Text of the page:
by Capt Howdy on Mon Nov 14, 2011 at 01:24:34 PM EST
    wanted a metal roof.  the best sound in the world when it rains.

    I used propanel (none / 0) (#49)
    by sj on Mon Nov 14, 2011 at 01:32:25 PM EST
    as a "temporary" fix for my detached garage when I bought my house 20 years ago.  Now I need to worry about my "real" roof which was replaced about 13 years ago.  The garage roof worries me not (Thank you, Dad).  And yes, it sounds good in the rain.  D@mn scary when it hails, though.  At least at first.  When you're not sure if it's gonna hold or not.

    I was told it might be to noisy (none / 0) (#51)
    by Capt Howdy on Mon Nov 14, 2011 at 01:37:44 PM EST
    but its not.  in normal rain, in most of the house, you have to be quiet and listen to hear it.  fortunately there is overhangs right outside my bedroom window so I always hear it in bed.  looking forward to the first hail.  this metal is heavier than normal roofing.  it is industrial grade that I sort of lucked into very cheap.  not at all worried about it holding.

    There is likely (none / 0) (#52)
    by sj on Mon Nov 14, 2011 at 01:46:24 PM EST
    one major difference between my garage and your home:  my garage has no attic or roof crawlspace whatsoever so no buffer for sound at all.  

    Was in my garage for golfball sized (and larger) hail.  Talk about being struck by mad indecision.

    I just worried about the garage roof (and bedroom skylight for the softball sized hail)


    its the same over my back porch (none / 0) (#54)
    by Capt Howdy on Mon Nov 14, 2011 at 01:50:08 PM EST

    The pooch looks happy too! (none / 0) (#42)
    by Mr Natural on Mon Nov 14, 2011 at 01:17:21 PM EST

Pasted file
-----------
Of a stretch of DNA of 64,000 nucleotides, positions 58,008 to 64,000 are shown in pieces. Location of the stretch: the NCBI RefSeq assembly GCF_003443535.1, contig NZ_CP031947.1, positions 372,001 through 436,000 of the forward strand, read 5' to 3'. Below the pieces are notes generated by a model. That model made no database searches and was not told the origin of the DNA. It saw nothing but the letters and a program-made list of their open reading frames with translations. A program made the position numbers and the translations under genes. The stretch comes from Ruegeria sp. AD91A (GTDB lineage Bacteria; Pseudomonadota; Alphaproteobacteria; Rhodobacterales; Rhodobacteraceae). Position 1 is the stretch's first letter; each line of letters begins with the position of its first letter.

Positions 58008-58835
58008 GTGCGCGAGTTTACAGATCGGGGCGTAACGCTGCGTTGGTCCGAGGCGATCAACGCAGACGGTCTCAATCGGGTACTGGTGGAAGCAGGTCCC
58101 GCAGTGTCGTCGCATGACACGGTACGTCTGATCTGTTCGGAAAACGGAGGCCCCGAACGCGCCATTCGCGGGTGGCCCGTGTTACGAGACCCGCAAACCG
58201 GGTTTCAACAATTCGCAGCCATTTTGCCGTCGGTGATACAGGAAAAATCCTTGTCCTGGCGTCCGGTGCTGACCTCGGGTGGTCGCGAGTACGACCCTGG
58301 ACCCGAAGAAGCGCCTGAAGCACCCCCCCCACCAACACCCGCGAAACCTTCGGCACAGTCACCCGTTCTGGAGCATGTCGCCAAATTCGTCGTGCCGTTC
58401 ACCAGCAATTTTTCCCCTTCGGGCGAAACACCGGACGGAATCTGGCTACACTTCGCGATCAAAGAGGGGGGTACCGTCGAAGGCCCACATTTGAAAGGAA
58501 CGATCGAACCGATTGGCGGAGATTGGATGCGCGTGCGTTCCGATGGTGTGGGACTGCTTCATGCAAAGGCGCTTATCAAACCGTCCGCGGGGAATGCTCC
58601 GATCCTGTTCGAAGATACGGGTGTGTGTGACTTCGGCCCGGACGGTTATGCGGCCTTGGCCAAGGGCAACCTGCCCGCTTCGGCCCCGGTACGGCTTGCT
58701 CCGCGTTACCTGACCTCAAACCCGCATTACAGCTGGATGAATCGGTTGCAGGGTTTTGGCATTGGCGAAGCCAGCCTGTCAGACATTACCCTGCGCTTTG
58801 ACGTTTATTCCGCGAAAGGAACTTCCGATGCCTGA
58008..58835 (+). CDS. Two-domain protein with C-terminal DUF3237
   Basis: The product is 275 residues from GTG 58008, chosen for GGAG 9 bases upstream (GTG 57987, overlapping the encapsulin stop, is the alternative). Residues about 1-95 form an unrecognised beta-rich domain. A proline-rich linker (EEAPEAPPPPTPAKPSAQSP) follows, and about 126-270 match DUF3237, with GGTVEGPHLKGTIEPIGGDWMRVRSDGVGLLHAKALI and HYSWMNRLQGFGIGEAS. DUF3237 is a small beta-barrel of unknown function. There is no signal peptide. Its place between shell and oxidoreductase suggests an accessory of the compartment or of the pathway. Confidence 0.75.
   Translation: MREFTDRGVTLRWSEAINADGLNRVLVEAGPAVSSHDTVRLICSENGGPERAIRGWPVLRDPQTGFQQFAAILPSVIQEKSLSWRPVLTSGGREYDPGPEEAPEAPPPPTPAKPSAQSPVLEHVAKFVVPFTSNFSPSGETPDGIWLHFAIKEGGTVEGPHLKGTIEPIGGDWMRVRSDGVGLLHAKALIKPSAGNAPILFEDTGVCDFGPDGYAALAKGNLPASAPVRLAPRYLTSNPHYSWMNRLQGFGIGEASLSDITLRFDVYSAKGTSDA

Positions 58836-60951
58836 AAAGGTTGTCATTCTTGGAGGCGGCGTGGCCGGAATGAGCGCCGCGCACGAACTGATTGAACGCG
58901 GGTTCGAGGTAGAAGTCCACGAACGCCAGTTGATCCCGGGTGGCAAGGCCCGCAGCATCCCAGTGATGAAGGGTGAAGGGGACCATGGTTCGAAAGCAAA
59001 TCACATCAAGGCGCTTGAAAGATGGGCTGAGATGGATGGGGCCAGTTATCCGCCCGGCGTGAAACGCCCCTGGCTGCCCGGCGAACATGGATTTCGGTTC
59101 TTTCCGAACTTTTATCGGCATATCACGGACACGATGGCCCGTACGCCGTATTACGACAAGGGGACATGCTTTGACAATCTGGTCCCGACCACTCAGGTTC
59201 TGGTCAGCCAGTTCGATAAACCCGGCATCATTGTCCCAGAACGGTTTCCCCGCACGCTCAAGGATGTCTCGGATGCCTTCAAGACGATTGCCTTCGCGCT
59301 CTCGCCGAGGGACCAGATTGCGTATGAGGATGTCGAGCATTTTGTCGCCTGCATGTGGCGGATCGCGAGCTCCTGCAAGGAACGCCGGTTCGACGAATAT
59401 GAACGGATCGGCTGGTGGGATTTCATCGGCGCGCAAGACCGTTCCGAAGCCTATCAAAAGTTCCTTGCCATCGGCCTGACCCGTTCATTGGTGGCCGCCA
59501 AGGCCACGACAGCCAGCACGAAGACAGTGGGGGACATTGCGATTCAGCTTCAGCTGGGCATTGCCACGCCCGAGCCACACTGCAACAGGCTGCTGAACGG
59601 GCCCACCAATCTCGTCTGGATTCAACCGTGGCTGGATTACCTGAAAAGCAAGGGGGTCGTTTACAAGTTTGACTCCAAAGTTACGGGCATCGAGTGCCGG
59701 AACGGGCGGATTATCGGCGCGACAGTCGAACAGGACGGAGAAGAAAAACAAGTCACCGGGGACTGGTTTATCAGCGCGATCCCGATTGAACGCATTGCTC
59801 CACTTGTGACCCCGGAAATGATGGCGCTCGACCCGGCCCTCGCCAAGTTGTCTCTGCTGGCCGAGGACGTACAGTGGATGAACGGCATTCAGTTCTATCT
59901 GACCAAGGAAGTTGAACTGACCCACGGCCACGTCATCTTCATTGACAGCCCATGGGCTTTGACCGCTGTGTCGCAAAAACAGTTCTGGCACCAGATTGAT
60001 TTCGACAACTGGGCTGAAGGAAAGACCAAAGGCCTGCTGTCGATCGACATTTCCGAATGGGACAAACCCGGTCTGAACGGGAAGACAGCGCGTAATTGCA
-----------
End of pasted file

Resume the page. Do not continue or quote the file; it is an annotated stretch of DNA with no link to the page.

they are in heaven (none / 0) (#43)
    by Capt Howdy on Mon Nov 14, 2011 at 01:23:51 PM EST
    they have 5 times as much yard as they have ever known and they have new friends next door who I believe they think are big dogs

    Beautiful work! (none / 0) (#78)
    by ruffian on Mon Nov 14, 2011 at 04:14:29 PM EST
    The dog seems to like it too.

    Really glad you have been well and happy all this time. Good to have you back.


    thanks! (none / 0) (#80)
    by Capt Howdy on Mon Nov 14, 2011 at 04:28:24 PM EST
    the dogs are in heaven

    I've never seen framing ... (none / 0) (#79)
    by Yman on Mon Nov 14, 2011 at 04:19:36 PM EST
    ... roof. walls, etc. done from oak - probably last forever.

    Nice house!


    me either (none / 0) (#81)
    by Capt Howdy on Mon Nov 14, 2011 at 04:30:46 PM EST
    nor has anyone here.  the consensus seems to be that it was actually made from trees cleared from the land it is on.  lots of oak around here.  but none on in the yard.  it is solid as a rock.  incredible for being more than 100 years old.
    also a great old clawed tub in the bathroom and a great huge double drainboard ceramic sink in the kitchen.

    Huntsman (none / 0) (#85)
    by markw on Mon Nov 14, 2011 at 09:52:32 PM EST
    Well, Huntsman is a non-crazy too, of course, but I don't think he has any chance at the nomination.

    History repeats (none / 0) (#3)
    by Edger on Mon Nov 14, 2011 at 07:21:46 AM EST
    Get ready for a flurry of fuzzy satellite "intelligence" of generic warehouses all across Iran frantically described as segments of a nuclear bomb assembly line (Remember a famous "secret nuclear facility" in Syria not long ago? It was a textile factory.)

    Get ready for a flurry of crude diagrams depicting suspect devices, or the containers that hide them, all capable of reaching Europe in 45 minutes.

    Get ready for a flurry of "experts" on Fox, CNN and the BBC endlessly dissecting all this extended black ops dressed up as "evidence". For instance, former UN weapons inspector David Albright, now at the Institute for Science and International Security (ISIS), has already pulled his return of the living dead stunt, displaying his "bomb Iran" credentials complete with diagrams and satellite intel.

    Forget Iraq - it's sooo 2003. Hit the new groove; hyping overdrive for the war on Iran.
    How to accomplish it? So simple - as the warmongers see it. Convince Obama that instead of being whacked around, conservatives will kiss his brogues and he'll be canonized as the re-energizer of the US economy if he just went to fight another war.

    -- Do The Bomb Iran Shuffle

    Did you see this? (5.00 / 2) (#13)